For Mike and every fan residing where the rivers meet, that moment is here.
No. 82, long-promised and oft-delayed (especially in recent days), finally arrived Monday night at Rangers Ballpark. It arrived, hopefully, not as the season's high point, but as the bearer of bigger things to come.
Sure, to many, No. 82 has been considered a foregone conclusion for weeks. The Pirates, after all, have not been more than four games under .500 at any point this year, and that was way back on April 7. They haven't been more than four games back in the National League Central at any point, and the last time they were that far behind was June 20.
Andrew McCutchen might be the NL Most Valuable Player, Francisco Liriano might be the most wily signing of the offseason and now Justin Morneau, Marlon Byrd and John Buck bolster a roster that has already been deeper and more multi-dimensional than anybody realistically anticipated. The Pirates, simply put, are good. They have been a true contender -- not some untrustworthy upstart -- for the entirety of 2013.
And generally speaking, true contenders don't get all that giddy about the prospect of a .506 winning percentage.
But that's the outside perspective, one that can only be provided by those of us who didn't have to endure Sid Bream's slide, the Cam Bonifay-Dave Littlefield era, the Bryan Bullington pick, Derek Bell's "Operation Shutdown," the premature punting of Jose Bautista (twice, no less), Randall Simon providing the only nationally newsworthy hit of 2003 by interferring with a sausage race in Milwaukee, the 2011 and '12 tank jobs, the Aramis Ramirez trade, Jason Kendall's ankle, Jerry Meals' blown call, and on and on and on.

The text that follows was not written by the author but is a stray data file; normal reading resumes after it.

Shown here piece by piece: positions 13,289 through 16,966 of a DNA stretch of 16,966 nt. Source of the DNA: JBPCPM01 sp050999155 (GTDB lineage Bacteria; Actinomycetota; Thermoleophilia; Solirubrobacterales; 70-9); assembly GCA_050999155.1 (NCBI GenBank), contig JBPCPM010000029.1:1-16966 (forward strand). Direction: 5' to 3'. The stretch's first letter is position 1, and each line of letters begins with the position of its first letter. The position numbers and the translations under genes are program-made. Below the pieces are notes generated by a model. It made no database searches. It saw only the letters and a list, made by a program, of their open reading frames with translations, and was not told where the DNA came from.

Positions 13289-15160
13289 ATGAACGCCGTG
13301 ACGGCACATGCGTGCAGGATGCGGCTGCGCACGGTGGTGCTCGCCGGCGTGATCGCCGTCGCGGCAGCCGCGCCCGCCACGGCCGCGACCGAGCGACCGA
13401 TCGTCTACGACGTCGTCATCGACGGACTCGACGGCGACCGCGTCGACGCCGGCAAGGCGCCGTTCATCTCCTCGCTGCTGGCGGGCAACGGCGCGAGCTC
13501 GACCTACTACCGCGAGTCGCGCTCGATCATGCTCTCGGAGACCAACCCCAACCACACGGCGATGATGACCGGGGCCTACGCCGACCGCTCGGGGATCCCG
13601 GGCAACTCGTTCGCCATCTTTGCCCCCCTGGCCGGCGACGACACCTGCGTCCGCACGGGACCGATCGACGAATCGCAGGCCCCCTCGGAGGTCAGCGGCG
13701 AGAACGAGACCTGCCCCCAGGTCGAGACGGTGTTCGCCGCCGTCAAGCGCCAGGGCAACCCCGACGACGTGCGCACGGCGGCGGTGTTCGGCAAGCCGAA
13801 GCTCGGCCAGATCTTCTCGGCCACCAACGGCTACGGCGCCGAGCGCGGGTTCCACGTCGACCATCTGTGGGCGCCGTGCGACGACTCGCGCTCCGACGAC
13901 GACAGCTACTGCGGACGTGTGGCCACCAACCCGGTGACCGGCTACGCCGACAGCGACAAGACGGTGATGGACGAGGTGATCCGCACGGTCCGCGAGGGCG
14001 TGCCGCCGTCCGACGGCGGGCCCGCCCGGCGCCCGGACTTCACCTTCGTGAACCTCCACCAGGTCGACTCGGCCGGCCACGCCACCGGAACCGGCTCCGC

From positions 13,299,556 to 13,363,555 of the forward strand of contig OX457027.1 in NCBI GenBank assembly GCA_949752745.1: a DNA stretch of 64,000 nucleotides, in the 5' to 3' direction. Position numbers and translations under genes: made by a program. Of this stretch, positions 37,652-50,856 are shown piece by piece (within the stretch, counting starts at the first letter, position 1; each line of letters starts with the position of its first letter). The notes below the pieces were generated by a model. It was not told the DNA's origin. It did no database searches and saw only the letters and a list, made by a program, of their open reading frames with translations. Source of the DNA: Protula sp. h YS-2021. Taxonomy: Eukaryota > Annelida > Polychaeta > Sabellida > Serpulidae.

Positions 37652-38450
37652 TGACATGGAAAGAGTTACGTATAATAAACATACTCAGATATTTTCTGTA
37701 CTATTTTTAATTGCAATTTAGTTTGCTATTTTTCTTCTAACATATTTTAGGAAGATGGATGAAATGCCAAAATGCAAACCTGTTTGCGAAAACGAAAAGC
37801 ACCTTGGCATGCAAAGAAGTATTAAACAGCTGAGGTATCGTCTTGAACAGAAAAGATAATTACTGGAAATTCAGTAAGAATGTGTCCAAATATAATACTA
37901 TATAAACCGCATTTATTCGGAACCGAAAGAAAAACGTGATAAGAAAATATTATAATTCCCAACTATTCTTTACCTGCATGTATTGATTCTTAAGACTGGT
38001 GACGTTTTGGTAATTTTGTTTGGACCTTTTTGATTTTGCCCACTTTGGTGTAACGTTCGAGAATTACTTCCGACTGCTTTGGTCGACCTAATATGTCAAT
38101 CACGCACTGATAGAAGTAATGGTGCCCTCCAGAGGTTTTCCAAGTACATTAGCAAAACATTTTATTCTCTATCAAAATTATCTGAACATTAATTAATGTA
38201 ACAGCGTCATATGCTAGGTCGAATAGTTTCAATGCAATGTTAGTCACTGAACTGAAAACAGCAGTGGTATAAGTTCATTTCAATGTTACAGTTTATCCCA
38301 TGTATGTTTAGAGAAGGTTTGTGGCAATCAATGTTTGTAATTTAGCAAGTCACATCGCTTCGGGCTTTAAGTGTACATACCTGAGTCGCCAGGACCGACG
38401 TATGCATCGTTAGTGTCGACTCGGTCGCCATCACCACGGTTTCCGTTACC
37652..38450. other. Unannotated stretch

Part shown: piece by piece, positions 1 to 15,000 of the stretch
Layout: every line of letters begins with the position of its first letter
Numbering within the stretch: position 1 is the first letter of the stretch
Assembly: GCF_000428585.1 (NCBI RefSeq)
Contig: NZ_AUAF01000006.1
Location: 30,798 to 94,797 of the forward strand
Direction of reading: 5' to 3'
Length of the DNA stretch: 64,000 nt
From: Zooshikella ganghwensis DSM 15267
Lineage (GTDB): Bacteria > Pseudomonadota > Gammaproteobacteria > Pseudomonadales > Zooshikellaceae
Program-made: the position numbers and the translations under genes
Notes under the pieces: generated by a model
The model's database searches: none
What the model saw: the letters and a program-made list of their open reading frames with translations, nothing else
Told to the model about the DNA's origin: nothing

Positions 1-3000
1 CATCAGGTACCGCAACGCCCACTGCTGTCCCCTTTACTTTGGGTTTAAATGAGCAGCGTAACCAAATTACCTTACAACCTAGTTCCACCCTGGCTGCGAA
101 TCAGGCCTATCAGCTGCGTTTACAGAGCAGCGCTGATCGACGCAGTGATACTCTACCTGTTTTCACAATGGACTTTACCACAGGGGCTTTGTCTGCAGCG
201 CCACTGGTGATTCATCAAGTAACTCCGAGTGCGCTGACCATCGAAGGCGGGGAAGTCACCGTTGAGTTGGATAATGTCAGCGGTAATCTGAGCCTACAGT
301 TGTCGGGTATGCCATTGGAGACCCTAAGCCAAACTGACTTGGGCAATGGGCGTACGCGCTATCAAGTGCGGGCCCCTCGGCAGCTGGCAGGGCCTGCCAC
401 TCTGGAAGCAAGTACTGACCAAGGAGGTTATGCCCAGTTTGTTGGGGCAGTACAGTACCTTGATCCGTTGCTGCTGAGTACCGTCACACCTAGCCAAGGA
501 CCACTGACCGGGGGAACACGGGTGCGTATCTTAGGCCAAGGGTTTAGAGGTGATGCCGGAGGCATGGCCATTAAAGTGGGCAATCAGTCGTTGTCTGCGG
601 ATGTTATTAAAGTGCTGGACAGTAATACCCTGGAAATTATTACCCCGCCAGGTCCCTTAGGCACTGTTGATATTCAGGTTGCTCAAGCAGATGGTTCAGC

To us, No. 82 might feel slightly anti-climactic, given how much these 2013 Pirates still have ahead of them. But we've never had night sweats thinking about Francisco Cabrera.
It's different for the Pittsburgh fans who live and die with this stuff and have felt every kick to the gut that comes with having your beloved ballclub turned into a two-decades-long punchline. They didn't deserve this soul-crushing sentence to baseball's standings slammer, and they do deserve to blast some Donnie Iris or Joe Grushecky tunes, dance, celebrate and enjoy every ounce of ink and every bit of bandwidth being used to discuss what is, unquestionably, the best story in baseball this season.
What's amazing about the once-proud Pirates' fall from grace is how swift and unrelenting it was. Barry Bonds and Doug Drabek left in free agency, and that was it. They went from the doorstep of the World Series to 22 games back in the NL East in 1993. Attendance and spirits plummeted accordingly, and not even the move to arguably the most beautiful ballpark in baseball in 2001 could correct the losing culture that had taken root.
So, yeah, given all they've been through, Pirates fans could be forgiven if they harbored even the slightest doubt that this day would actually arrive, even after win No. 81. The Buccos were swept by the Cards over the weekend, further delaying 82's arrival, and I'm sure my friend wasn't the only who let the pessimism of the Pirates' past sneak into his thoughts.
"Just wondered," Mike texted, "if it is mathematically possible for the Bucs to lose out, get into some Game 163 tiebreaker, lose that, and finish under .500?"